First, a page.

In celebration of Black Heritage month, Geeks and Company’s Geeking Out and Little Black Village will be posting a series of interviews and Photo collections from Black Returned Peace Corps Volunteers and others who have really pushed the spirit of global citizenship and giving back to the community. Please join me sharing their experiences. We reached out to Issac Eaves, a graduate of Morehouse and recently returned Peace Corps Volunteer. He was kind enough to share some photos with us of his Peace Corps Experience.
Before going into detail about my Peace Corps experience, you must first understand who I am as a person. I grew up in the inner city of Atlanta with very little racial diversity; however, I was exposed to very many different backgrounds, cultures, and experiences through family, school, extra-curricular activities/programs, and international travels. From my childhood experiences I developed a passion for service to others, especially those in underserved communities. Growing up, my dad served as a Regional Manager within the Peace Corps, but it wasn’t until meeting Mr. Leslie Jean-Pierre as a student at Morehouse that I began to deeply consider the Peace Corps as an opportunity for me.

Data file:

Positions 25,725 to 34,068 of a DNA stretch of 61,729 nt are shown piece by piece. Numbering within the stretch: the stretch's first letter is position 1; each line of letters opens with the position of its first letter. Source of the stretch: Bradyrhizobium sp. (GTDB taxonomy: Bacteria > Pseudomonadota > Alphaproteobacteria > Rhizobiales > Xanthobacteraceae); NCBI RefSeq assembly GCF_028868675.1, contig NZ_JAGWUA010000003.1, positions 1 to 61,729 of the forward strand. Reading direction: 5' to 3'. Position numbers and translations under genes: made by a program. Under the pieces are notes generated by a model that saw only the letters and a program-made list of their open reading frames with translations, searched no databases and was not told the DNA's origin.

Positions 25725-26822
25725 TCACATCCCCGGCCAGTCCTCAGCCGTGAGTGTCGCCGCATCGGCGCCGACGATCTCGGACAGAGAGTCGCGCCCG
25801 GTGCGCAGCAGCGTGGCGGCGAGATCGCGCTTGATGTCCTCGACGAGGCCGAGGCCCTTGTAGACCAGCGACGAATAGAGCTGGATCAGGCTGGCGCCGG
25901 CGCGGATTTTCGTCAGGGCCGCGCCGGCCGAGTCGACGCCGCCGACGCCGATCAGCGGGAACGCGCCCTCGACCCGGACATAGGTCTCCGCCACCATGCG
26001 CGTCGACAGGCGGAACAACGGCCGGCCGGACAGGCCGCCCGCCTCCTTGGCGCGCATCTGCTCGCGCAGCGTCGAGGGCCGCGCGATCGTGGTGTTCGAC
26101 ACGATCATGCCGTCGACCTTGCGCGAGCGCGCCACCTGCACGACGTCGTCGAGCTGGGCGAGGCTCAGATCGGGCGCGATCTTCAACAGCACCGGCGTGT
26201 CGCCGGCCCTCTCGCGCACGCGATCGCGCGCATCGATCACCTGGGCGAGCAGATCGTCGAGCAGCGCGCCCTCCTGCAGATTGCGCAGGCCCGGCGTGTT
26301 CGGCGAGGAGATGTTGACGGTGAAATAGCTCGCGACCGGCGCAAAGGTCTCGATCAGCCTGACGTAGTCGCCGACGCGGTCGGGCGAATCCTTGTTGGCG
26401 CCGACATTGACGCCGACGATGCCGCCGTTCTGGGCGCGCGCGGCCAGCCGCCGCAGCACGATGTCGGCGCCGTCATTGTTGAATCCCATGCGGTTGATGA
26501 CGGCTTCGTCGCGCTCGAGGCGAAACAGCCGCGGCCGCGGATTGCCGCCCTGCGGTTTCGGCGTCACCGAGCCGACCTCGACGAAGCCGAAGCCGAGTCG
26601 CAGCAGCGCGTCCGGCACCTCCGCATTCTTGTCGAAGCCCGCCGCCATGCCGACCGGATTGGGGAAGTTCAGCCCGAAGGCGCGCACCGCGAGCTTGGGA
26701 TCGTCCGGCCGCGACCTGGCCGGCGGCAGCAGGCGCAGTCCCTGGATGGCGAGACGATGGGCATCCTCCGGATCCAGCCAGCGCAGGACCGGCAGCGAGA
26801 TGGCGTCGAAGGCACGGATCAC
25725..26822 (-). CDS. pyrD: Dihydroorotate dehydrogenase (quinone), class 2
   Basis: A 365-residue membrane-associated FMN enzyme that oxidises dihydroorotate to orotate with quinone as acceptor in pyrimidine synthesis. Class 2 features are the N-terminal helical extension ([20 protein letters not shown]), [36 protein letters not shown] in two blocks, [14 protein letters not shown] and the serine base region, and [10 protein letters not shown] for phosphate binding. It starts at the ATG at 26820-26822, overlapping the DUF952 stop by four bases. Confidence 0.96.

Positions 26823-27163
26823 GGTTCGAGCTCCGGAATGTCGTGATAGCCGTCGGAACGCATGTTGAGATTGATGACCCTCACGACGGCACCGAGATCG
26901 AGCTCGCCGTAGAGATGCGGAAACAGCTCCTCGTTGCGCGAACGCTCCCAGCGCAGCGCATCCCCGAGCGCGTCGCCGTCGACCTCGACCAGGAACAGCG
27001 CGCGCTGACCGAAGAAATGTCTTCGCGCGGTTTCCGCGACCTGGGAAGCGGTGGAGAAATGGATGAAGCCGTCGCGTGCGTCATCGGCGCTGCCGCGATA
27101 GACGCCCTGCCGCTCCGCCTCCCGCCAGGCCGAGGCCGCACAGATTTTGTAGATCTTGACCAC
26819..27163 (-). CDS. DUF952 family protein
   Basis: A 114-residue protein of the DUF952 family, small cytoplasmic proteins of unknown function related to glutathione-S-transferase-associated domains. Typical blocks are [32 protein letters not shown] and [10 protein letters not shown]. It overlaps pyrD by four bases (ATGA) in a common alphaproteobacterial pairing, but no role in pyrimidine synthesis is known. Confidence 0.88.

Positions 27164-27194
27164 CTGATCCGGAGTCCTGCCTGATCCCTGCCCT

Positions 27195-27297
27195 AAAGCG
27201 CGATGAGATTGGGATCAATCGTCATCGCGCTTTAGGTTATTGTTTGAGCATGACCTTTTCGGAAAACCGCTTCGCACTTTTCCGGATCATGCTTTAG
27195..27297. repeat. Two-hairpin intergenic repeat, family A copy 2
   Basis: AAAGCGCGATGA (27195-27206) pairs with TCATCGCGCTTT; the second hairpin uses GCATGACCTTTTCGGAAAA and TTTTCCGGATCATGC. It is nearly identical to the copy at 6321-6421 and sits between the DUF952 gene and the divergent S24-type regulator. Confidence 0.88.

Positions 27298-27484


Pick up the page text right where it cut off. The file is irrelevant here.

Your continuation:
I translated my passion for service and interest in international travel into service as Peace Corps Volunteer. I served as a Primary School teacher in the country of Lesotho. Lesotho, also known as the Mountain Kingdom, is landlocked inside of South Africa. Known for its mountain ranges, snow, and unique culture, Lesotho became my home away from home for 17 months. I endured many challenges, such as the language barrier, cultural differences, and living without electricity and running water to name a few. However, I truly agree that my Peace Corps experience was “the toughest job I’ll ever love”, and I certainly learned a lot about the country of Lesotho and myself.